India’s silent best epidemic: best Impact of toxic used cooking oil diversion into the food stream on public health in 2022

Collaboration in New Delhi, August 24, 2022

Collaborative regulations and which are driven by evidence can help India against the transfer of toxic waste oil back to food flow, claiming new reports by the Observer Research Foundation, one of the leading prisoners of India. Supported by Koan Advisory Group and Neste, ORF has conducted the first study of its type to evaluate the level of transfer of used cooking oil (UCO) in the flow of Indian food and its impact on public health.

Remaining oil is found in UCO

UCO is the remaining oil from the frying that is produced in home and commercial food manufacturing business and services. Extensive medical and scientific literature has linked repeated UCO consumption as a significant risk factor for a number of non -communicable diseases, including cancer, heart disease, and organ damage. Although food safety regulations prohibit UCO consumption in any form, almost 60% of UCO produced in India returns to food flow.

According to the report, released on Aug 23,2022

The report, which was released on August 23, 22, identified the problem of the main regulations that affected the compliance of food safety regulations related to UCO in India and proposed solutions based on the best global and regional practices. To understand the level of commercial UCO generation and transfer into food flow, this study surveyed 505 (101 large and 406 small size.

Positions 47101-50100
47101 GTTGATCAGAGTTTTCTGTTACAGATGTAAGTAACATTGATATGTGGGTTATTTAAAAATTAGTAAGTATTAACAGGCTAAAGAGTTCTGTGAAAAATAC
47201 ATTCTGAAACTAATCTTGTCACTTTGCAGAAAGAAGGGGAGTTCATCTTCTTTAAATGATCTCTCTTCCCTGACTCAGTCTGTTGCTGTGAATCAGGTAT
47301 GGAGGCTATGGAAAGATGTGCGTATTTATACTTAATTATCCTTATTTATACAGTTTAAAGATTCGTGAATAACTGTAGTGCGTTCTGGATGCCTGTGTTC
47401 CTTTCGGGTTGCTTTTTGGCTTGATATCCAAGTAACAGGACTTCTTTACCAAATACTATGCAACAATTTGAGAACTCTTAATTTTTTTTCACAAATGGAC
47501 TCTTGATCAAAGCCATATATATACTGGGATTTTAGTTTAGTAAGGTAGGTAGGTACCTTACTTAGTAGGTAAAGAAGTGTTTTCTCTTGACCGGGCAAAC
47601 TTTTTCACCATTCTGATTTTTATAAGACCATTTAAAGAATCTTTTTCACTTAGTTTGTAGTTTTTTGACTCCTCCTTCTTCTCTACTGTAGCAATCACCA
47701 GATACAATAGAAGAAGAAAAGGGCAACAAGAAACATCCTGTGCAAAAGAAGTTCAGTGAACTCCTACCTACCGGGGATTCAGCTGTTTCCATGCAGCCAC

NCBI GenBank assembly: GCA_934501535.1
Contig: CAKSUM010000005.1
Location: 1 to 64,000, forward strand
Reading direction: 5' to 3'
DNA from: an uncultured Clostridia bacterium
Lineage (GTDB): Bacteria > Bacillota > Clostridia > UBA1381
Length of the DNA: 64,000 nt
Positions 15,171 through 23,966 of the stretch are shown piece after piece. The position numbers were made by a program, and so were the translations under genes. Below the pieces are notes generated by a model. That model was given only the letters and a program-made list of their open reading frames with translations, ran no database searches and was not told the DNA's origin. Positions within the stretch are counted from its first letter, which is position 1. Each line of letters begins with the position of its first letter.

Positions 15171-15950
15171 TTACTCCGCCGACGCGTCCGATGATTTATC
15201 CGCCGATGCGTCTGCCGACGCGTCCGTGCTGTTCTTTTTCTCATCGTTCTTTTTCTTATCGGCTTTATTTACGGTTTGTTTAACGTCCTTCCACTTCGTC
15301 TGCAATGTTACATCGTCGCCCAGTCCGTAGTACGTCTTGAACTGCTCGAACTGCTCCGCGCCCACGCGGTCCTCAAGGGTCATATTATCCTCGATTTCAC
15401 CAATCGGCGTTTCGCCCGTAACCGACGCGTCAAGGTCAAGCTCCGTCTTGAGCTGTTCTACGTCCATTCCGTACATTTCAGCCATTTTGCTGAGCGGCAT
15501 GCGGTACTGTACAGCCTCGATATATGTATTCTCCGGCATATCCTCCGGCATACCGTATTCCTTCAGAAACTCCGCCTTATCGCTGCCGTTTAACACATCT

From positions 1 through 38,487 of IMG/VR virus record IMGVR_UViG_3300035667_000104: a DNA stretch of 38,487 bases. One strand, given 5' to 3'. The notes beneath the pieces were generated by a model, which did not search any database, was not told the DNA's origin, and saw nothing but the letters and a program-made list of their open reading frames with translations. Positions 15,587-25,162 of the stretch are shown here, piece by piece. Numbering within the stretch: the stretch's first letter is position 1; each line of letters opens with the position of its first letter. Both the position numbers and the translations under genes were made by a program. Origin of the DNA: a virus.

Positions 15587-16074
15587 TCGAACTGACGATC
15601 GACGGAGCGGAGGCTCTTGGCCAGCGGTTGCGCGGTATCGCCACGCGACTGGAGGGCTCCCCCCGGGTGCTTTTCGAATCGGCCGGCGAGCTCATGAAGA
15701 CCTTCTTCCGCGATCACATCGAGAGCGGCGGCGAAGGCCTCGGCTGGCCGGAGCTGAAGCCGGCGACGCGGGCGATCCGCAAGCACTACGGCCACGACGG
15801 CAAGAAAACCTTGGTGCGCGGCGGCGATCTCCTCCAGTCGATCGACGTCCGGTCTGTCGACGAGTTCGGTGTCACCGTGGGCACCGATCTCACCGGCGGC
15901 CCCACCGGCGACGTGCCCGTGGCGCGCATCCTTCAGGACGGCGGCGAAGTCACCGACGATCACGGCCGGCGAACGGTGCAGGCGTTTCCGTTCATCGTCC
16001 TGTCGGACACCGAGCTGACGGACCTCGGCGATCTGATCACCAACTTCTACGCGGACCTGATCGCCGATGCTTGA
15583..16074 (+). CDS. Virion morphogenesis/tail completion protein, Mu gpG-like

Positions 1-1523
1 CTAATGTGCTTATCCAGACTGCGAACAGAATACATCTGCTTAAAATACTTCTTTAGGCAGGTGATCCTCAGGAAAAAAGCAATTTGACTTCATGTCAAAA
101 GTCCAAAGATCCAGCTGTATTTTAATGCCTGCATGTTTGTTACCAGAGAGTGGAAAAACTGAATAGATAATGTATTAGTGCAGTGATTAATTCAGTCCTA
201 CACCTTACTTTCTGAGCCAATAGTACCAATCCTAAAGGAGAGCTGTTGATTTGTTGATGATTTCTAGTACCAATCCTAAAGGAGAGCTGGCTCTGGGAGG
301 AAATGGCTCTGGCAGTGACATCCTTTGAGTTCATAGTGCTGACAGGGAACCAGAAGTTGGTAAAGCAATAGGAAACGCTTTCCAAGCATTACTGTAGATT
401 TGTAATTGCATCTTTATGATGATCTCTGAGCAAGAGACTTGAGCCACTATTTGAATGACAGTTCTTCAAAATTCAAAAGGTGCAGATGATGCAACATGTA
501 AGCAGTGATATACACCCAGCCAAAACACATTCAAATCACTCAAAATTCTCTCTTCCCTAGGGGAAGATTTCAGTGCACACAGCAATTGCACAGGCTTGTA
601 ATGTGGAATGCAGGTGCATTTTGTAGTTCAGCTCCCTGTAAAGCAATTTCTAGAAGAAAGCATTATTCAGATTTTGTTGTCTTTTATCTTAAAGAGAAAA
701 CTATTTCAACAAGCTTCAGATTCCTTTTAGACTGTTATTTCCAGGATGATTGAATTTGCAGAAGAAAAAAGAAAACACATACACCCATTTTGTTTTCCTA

Food Business Operators (FBO) in four metro in India – Mumbai, New Delhi, Chennai and Kolkata.The survey results showed that UCO’s reuse by commercial food business operators (FBO) was pervasive, especially among small companies and street vendors in New Delhi, Kolkata and Mumbai who used UCO until the last decline. In addition, awareness and compliance with food safety regulations regarding UCO reuse between low FBOs, exposing consumers to increase the risk of disease and poor health results. Among the cities surveyed, compliance with food safety regulations between FBOs is the highest in Chennai, due to increased awareness, collaboration between local governments and private sector organizations, and the development of relevant infrastructure for storage and disposal of waste.

The report ended with regulations of oil

This report ended with describing the need for greater collaboration between government food security authorities, doctors’ networks, nutritionists and experts, and private sector organizations to create a framework for regulations and policies that encourage responsible changes in behavior and consumer awareness. In addition, this suggests input that can be followed up for different stakeholders to create paths that connect efforts to build a safe and safe food environment with sustainable circular economic principles.

Leave a Comment